Thursday, December 16, 2010

How the Divorce Process Works

Step 1: Choose The Proper Court
You will begin by answering a series of questions to make sure that the State of California has "jurisdiction" over the parties and issues in your case, that the case is filed in the proper county.

Step 2: File The Initial Document Package With The Court
After your initial papers have been prepared and signed, they will be filed with the court clerk.

Step 3: Serve The Initial Documents
After the documents have been filed with the court, they must be properly served on your spouse.  There are two ways to meet these "due process" requirements. Either your spouse can choose to accept service by signing an Acknowledgement of Serviceor he/she must be formally served with the documents.

Step 4: Entry Of Default (If No Response Is Filed)
If your spouse has either signed a Acknowledgment of Receipt or has been formally served with the Summons and Petition and has failed to respond within 30 days, he/she is "in default" and his/her default may, on your application, be entered by the court clerk. Once the default has been entered, the Respondent will be foreclosed from responding or appearing in the case unless he/she is able to successfully move to have the default vacated.

Step 5: Financial Disclosure
It is the policy of the State of California to insure a proper division of community property and to further insure that child and spousal support awards will be fair and equitable. To this end, California Family Code Section § 2100 et seq. mandates the exchange of prescribed "preliminary" and "final" declarations of disclosure, along with current income and expense declarations, in all marriage dissolution, legal separation and nullity actions. We'll prepare the financial disclosures for you based on the information you provide to us in our simple workbooks.

Step 6: Prepare And Notarize A Marital Settlement Agreement
If we have served the Respondent with the Summons and Petition and he/she has defaulted (failed to file a Response) and your case is not going to settle by way of an agreement, you will skip this step and move to Step 8. However, if you and your spouse are going to settle the case by way of agreement, we will prepare an agreement which resolves all of the issues in your case. Generally these issues include:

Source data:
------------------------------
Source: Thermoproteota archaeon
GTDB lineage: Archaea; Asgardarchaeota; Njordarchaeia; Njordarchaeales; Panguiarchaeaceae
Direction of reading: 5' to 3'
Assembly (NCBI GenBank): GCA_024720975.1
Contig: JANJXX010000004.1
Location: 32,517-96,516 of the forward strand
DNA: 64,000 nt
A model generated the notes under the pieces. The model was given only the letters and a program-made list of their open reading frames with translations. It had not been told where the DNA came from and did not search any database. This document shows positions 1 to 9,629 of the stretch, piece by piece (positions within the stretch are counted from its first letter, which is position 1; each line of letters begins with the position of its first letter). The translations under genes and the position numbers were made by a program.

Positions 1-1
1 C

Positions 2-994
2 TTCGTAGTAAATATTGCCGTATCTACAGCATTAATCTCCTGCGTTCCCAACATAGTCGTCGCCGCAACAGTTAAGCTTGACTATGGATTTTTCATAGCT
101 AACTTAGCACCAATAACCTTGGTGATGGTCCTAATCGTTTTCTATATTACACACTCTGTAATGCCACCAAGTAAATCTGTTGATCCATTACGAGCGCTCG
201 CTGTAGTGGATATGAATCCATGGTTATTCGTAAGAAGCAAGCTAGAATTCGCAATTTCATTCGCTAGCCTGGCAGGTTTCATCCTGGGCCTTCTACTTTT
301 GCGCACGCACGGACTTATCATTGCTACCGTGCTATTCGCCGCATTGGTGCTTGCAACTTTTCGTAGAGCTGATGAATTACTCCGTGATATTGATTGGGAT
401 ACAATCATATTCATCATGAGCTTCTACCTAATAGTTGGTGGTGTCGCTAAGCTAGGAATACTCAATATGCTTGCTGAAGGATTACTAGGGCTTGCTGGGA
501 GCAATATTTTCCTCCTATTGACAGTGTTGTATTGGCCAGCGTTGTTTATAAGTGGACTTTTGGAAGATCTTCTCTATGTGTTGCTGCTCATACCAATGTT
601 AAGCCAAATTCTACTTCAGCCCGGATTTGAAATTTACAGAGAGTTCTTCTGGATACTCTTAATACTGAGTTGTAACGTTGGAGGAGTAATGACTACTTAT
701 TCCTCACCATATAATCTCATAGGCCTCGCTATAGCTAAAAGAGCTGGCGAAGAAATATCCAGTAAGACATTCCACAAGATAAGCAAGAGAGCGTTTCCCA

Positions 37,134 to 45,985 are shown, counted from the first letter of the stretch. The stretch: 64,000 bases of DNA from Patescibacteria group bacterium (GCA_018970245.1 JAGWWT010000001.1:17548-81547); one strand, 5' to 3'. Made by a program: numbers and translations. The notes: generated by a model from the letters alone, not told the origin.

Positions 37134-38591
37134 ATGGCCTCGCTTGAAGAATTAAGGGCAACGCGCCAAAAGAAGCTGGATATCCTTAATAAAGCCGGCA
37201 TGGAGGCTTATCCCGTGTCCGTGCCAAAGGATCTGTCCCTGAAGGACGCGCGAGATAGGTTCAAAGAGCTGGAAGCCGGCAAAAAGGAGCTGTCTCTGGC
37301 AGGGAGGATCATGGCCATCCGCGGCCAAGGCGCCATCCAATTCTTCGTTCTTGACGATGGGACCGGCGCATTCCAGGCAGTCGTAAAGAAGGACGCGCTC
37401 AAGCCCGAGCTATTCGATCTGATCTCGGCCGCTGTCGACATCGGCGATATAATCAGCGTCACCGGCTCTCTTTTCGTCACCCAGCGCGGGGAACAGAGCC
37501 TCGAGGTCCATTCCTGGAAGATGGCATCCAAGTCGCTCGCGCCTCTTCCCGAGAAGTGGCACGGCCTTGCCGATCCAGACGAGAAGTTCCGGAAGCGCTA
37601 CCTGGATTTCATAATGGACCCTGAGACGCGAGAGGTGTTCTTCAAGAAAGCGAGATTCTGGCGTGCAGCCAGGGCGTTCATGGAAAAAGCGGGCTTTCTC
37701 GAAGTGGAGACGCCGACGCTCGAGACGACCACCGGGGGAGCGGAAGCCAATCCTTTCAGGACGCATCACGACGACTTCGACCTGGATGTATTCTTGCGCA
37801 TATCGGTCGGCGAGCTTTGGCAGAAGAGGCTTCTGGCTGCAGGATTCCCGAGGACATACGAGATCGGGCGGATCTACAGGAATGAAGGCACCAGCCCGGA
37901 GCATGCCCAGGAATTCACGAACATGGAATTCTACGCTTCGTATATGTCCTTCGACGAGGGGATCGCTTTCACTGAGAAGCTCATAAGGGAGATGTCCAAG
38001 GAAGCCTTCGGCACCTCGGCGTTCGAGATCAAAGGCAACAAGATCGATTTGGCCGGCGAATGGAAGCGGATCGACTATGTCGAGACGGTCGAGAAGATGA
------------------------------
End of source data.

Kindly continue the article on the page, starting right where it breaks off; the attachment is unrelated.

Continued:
o Child Custody
o Child Support
o Child Visitation
o Spousal Support
o Division Of Community Property
o Division Of Community Property Debts

Step 7: Prepare Order To Withhold Income For Child Support (Wage Garnishment)
Whenever a support order is made or modified, the court must include in the order an Order/Notice To Withhold Income For Child Support that directs the paying spouse's employer to pay to the party receiving support that portion of the paying spouse's earnings due or to become due as will be sufficient to pay (a) the support amount ordered by the court, and (b) an amount ordered to be paid toward liquidation of any arrearage.

Step 8: Prepare And File The "Judgment Package"
The end result and the final goal of the action for dissolution or marriage, legal separation, or nullity is to obtain a Judgment from the court. The Divorce Judgment dissolves the marriage and is a court order which resolves the issues between the parties such as child custody and visitation, child support, spousal support, property division, debt division, and the payment of attorney fees and costs. Whether you obtain that judgment with the agreement of the other party or after the other party's default or after hearing of the matter at trial, a proposed "Judgment package" of documents must be prepared for submission to the court.

Step 9: Serve The Judgment
Where there are orders in the Judgment enforceable by contempt (such as child & spousal support orders or restraining orders) it is important that a conformed copy of the Judgment be personally served on your spouse and that you obtain a proof of service of the Judgment. Failure to properly serve notice of any order enforceable by contempt on the other party may make it impossible for you to bring a contempt action later to enforce it.

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